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Yanukovych Vetoes Tax Code After Protests

Yanukovych speaking to reporters Tuesday at Kiev’s Borispol Airport after backing down on unpopular tax reforms. Andrei Mosienko

KIEV — Ukrainian President Viktor Yanukovych scrapped a new tax code on Tuesday, caving in to the largest opposition protest since his election in February.

Thousands of entrepreneurs have been rallying across the country for weeks protesting a reform passed by the parliament that would have ended generous tax breaks.

"I vetoed [the tax code] today," Yanukovych told reporters after a government meeting.

The move shows his unwillingness to sacrifice popularity for the sake of reforms, analysts said. It could also mean that other painful measures, especially those required by an International Monetary Fund program, will be delayed or canceled.

He said his office, together with the government and representatives of small businesses, would draft a new version of the bill and submit it to the parliament by Thursday.

The rallies have coincided with the sixth anniversary of the Orange Revolution — a series of protests that led to the failure of Yanukovych's first bid for the presidency in 2004 — and were seen as his first major political challenge.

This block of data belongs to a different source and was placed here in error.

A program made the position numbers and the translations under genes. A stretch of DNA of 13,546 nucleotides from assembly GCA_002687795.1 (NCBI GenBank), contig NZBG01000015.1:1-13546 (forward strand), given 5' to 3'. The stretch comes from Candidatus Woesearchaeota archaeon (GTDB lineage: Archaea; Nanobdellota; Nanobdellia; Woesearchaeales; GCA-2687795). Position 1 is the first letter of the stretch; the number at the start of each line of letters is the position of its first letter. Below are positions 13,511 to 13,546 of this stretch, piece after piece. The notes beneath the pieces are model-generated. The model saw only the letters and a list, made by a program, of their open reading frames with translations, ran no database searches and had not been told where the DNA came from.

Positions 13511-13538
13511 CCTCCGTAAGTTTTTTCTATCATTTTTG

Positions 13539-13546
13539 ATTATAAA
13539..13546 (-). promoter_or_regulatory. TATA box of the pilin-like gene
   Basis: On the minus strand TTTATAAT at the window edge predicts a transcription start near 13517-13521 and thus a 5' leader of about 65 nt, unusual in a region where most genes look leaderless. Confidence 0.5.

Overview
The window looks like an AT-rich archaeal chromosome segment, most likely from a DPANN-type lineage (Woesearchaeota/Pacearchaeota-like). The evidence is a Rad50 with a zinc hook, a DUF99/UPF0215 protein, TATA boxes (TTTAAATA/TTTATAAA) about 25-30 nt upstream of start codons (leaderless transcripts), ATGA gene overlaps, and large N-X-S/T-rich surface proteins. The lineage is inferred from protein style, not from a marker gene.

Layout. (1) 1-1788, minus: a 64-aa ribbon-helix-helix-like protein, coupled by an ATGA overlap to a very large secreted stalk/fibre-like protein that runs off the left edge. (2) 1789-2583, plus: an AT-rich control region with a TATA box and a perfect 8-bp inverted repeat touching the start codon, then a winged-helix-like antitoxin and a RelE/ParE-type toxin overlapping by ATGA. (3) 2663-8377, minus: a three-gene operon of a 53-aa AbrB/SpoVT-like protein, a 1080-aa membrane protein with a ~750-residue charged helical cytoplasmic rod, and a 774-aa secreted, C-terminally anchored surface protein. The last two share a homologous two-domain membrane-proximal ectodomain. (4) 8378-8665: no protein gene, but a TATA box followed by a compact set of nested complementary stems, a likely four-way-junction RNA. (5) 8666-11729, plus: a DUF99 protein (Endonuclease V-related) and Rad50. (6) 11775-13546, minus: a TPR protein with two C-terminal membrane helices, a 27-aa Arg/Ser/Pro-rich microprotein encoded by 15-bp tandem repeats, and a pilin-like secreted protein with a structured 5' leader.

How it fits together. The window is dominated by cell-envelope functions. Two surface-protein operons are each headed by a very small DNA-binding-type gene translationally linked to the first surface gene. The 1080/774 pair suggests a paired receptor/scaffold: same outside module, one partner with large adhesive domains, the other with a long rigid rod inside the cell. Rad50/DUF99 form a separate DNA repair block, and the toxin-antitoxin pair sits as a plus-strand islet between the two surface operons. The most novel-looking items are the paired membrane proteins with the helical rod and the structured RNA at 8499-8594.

Ukraine needs to cut its budget deficit to 3.5 percent of gross domestic product in 2011 from the 5 percent to 5.5 percent expected this year under its $15 billion deal with the IMF.

While neither the government nor the IMF expected the tax code to immediately boost budget revenues, extending tax breaks for small businesses could make it harder for Ukraine to achieve the deficit target and sets a dangerous precedent.

"This is negative for Ukraine," said Citi analyst Luis Costa. "The market consensus was that Yanukovych was going to approve it despite popular resistance we have seen over the last couple of weeks."

"The fact that he's backtracking on the tax code shows that he may be scared of burning political capital in order to push through unpopular reforms," he said.

Next year, under the IMF deal, Ukraine needs to start gradually raising the retirement age for women to 60 from 55 and continue increasing the price of gas for households.

Ukraine's bond spreads rose 42 basis points Tuesday to 585 as measured by JPMorgan's EMBI Plus index, making it the worst emerging market performer. The overall index rose by just 11 basis points, or 0.11 percent.

Costa said the veto was also a blow to Prime Minister Mykola Azarov, Yanukovych's ally whose Cabinet drafted the tax code.

"This raises another red flag in terms of political instability on the Cabinet level," Costa said.

Shortly after Yanukovych's announcement, one of the groups behind street protests said "cosmetic" changes to the tax code would not be enough and demanded a thorough review of the bill — as well as Azarov's sacking.

"On Thursday, we will celebrate victory here and see what happens next to the tax code and to the people responsible for it," said activist Oksana Prodan on Kiev's main square.

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